- reduction of friction at the pivot points (trigger spring rod, rear trigger pin)
- reduction or elimination of friction between spring rod and receiver.

With proper tuning of the trigger by a competent gunsmith I would not be surprised if safe trigger pulls in the 8 oz range are possible. However the factory trigger is not made to the tolerances needed to reach this level without skilled tuning.

As always, I cannot recommend any trigger spring or trigger modification as each gun is different enough that parts that work flawlessly on one could be dangerous on another gun. The parts I provide are designed to fit but their use can only be considered in context for a particular gun and particular user. The use of the gun must also be considered so that there is sufficient engagement and force to prevent accidental discharge under the intended conditions of use. I always recommend the participation of a competent gunsmith in the process of modifying a gun.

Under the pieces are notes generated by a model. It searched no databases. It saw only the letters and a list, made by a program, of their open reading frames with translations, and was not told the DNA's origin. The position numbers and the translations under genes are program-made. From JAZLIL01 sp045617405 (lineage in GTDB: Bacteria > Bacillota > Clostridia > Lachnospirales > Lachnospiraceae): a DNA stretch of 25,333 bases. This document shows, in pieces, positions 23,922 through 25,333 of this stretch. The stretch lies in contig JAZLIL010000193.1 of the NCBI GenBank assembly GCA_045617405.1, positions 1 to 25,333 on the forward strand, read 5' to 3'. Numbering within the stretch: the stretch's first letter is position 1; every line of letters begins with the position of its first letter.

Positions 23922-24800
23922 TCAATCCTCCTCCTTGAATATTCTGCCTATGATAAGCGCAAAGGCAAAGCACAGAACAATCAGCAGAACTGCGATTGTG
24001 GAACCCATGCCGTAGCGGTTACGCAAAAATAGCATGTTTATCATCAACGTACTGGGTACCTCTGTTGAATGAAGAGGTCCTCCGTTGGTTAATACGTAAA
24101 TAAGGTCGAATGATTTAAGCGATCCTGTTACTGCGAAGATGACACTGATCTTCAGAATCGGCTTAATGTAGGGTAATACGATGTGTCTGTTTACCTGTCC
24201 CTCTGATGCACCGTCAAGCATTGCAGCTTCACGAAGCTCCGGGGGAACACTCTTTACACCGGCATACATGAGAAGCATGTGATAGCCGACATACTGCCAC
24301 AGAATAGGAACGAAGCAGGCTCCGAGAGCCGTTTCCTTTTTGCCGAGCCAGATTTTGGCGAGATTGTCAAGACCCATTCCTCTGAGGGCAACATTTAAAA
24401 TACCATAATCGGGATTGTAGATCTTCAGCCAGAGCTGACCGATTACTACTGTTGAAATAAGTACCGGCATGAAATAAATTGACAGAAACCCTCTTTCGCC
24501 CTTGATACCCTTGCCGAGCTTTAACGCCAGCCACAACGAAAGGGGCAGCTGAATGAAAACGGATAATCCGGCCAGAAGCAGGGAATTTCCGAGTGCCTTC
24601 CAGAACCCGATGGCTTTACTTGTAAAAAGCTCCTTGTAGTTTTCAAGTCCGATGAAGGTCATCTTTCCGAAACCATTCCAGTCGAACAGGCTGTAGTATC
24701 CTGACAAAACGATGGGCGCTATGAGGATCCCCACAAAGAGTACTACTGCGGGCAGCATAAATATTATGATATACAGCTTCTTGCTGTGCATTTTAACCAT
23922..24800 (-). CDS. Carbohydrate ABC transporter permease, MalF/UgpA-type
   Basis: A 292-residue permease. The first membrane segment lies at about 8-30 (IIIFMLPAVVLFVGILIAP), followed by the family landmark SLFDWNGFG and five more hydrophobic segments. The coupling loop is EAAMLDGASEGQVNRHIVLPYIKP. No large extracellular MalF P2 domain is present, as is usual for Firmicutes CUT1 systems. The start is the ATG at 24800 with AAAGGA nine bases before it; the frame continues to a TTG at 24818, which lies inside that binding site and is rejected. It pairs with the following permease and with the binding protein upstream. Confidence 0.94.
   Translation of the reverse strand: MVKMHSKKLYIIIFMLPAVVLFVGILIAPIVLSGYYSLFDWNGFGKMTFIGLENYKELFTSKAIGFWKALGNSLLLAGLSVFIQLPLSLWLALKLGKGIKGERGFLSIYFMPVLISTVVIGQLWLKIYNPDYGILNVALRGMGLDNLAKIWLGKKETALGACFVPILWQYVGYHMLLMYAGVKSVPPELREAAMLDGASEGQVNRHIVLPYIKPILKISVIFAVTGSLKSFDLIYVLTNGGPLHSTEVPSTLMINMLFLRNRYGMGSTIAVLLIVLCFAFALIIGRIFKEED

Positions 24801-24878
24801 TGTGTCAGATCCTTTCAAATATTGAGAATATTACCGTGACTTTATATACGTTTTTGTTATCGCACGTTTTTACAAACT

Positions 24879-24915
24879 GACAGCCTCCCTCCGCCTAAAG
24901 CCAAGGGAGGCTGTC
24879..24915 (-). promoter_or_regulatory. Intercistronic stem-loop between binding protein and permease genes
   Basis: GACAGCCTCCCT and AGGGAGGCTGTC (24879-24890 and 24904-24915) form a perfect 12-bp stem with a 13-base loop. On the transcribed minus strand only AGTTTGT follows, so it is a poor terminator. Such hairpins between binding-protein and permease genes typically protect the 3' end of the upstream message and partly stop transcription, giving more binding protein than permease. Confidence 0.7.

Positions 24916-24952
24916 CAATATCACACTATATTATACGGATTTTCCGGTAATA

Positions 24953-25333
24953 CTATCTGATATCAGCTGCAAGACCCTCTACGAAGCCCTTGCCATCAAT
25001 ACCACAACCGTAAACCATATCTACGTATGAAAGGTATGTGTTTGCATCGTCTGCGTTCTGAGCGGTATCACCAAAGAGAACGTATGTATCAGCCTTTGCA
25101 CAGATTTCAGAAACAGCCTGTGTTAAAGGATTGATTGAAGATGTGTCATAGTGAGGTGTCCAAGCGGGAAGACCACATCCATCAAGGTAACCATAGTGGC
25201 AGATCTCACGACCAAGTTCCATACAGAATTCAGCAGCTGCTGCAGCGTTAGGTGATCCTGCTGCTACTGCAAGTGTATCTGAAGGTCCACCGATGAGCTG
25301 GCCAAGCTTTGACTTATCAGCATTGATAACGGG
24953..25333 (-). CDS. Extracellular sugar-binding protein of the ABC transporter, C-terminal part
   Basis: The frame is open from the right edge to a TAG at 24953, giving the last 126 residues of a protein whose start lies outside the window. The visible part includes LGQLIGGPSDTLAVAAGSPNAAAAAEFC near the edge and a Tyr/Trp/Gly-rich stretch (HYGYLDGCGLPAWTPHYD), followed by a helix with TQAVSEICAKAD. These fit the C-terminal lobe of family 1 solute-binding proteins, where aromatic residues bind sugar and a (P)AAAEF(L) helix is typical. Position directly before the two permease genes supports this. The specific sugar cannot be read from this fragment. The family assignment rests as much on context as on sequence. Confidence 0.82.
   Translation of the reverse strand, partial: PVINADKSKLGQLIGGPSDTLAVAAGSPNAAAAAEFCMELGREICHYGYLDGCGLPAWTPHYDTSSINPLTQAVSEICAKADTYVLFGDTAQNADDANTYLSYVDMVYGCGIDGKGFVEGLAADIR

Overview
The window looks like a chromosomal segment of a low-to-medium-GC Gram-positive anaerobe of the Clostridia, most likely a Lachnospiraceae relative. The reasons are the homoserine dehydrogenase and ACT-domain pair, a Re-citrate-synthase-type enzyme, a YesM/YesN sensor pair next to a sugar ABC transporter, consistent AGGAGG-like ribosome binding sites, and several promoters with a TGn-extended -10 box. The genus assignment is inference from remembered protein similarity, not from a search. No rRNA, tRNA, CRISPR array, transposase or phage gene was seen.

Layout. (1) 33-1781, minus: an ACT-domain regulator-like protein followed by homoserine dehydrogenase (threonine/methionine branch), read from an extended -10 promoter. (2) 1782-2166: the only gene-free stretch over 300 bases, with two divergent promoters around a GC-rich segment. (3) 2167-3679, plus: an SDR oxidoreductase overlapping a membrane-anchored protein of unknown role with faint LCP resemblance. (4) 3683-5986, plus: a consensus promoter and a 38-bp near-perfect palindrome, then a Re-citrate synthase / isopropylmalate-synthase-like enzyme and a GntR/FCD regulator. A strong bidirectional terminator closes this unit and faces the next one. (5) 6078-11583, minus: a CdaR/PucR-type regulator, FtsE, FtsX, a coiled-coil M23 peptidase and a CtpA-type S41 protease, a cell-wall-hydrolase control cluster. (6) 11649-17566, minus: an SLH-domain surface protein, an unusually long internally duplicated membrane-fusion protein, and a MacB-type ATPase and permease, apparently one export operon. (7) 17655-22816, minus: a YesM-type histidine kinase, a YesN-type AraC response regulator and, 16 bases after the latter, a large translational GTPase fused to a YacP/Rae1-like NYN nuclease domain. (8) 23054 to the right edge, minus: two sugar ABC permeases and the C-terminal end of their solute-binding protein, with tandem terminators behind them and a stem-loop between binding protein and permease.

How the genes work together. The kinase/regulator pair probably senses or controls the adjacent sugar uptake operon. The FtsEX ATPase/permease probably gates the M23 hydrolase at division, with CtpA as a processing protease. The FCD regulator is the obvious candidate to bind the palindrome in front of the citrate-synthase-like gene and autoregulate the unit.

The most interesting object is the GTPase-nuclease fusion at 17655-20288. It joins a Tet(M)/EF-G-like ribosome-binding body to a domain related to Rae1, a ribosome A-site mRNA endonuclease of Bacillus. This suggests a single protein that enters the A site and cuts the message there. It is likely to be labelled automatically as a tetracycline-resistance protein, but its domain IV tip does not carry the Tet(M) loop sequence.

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Jason : yes, the only workable way to totally eliminate overtravel is via the trigger spring rod. I've tried building up the surface of the sear under the trigger pin ONCE, and found it to be too difficult getting it to the correct height. It's not easy putting that piece back in place as we all know.

Honestly, with the sleeve the overtravel would be reduced to an acceptable level, as Willscary mentioned.
 

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Will, I just sent a check into Eric for springs and was glad to see his very prompt response to your order. I actually thought about using a pen spring, but for nine bucks I figured I would like to count myself as a customer of the guy who did made the upfront investment of time and money to be a part of the CZ aftermarket.

I have found Reid Hanson and Tony Kidd also to be very responsive, providing product that deliver on every promise they make.

In a world of people who shave the truth, or worse, RFC suppliers distinguish themselves by being straight shooters. At least this is my experience.